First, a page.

Chronic Regional Pain Syndrome (CRPS) / Reflex Sympathetic Dystrophy (RSD)
Chronic Regional Pain Syndrome (CRPS) is also known as Reflex Sympathetic Dystrophy. CRPS is a chronic pain disorder that occurs when an injury to a muscle, bone, or nerve does not follow the normal healing path.
When an injury occurs, the injury initiates a pain impulse that is carried to the brain. That pain impulse in turn triggers an impulse in the nervous system that returns to the original site of the injury. The impulse from the nervous system causes the blood vessels to spasm, which leads to swelling and increased pain at the site of the injury. The increased pain sends another impulse back to the brain, and the cycle begins all over again.
In CRPS, this cycle never shuts off.
CRPS does not depend on the severity of the injury; and often, the pain that is experienced is not in proportion to the injury. CRPS usually affects an arm or leg, or any part of an arm or leg. CRPS can be caused by something as serious as a broken bone or something as seemingly insignificant as a twisted ankle.
The symptoms of CRPS can include severe pain, that is often described as burning pain; pain to even light touch; swelling; stiffness and limited mobility of the affected area; and changes in skin color, texture, and temperature. The skin may appear pale, purple, red, or blotchy, and it may also appear thin and shiny. Additionally, the affected arm or leg may feel warmer or cooler than the other.
As time progresses, the pain and other symptoms of CRPS may spread to other extremities. In mild cases, CRPS may last for weeks, but in many cases the pain may continue for years or even indefinitely. Although, some individuals experience periods of remission alternating with aggravation of the symptoms.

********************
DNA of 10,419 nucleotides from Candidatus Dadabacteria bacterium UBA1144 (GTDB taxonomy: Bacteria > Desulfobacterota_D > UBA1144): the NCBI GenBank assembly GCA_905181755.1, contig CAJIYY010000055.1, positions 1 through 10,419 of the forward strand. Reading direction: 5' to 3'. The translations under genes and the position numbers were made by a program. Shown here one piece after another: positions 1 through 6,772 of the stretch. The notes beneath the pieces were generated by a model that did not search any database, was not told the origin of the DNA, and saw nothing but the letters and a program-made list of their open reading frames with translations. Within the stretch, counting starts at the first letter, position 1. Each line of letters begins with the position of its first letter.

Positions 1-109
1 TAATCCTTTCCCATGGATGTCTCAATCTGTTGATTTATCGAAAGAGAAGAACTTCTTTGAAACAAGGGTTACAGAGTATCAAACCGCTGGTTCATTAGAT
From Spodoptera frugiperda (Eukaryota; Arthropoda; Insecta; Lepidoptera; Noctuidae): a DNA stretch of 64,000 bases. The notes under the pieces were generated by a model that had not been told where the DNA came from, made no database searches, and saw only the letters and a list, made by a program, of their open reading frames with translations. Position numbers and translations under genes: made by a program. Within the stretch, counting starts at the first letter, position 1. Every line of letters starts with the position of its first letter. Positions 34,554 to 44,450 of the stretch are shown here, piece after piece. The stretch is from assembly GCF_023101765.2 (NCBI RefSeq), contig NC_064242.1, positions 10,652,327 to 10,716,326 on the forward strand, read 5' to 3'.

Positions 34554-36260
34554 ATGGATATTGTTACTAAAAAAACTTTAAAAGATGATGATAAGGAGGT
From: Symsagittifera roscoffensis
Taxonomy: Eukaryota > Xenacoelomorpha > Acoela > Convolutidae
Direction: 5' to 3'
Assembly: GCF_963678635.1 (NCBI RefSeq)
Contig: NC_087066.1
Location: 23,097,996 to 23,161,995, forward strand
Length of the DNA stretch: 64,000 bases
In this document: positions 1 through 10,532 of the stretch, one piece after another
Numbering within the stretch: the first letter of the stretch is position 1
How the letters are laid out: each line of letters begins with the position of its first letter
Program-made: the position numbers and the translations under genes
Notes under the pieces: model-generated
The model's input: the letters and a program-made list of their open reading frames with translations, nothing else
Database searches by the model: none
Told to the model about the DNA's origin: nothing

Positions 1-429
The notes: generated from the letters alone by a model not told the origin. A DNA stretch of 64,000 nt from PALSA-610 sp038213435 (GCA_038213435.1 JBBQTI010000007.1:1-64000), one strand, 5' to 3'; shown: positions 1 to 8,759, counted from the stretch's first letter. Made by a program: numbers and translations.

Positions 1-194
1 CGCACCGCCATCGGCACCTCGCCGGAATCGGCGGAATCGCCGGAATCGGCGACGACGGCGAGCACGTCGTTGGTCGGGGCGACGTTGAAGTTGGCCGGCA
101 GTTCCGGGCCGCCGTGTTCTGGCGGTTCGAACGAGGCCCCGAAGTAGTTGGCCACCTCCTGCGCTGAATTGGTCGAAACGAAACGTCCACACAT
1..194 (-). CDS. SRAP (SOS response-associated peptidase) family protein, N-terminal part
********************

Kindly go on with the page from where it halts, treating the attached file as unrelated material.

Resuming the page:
Emotional distress resulting from chronic pain is also a factor that cannot be overlooked.
Treatment for CRPS involves multiple approaches. In addition to pain medications and medication to treat nerve-related pain, rehabilitation is very important. Rehabilitation includes stretching, mobilization, and strengthening exercises; electrical nerve stimulation (a TENS unit); and desensitization (such as rubbing the affected area with a rough surface). Nerve blocks, which are injections of local anesthetics to various parts of the body; surgical or chemical destruction of a specific nerve; and implantation of a pump that sends pain medication to the spinal fluid are also methods of managing CRPS. Psychological support should be included in the treatment of CRPS.
For more information on CRPS, you can go to the following websites:
The preceding is not legal or medical advice and does not take the place of a professional consultation with a trained lawyer or physician. If you think you have been hurt, please seek a medical attention. If you think you might need the help of an attorney, please contact a qualified professional like those at Associates and Bruce L. Scheiner, Attorneys for the Injured.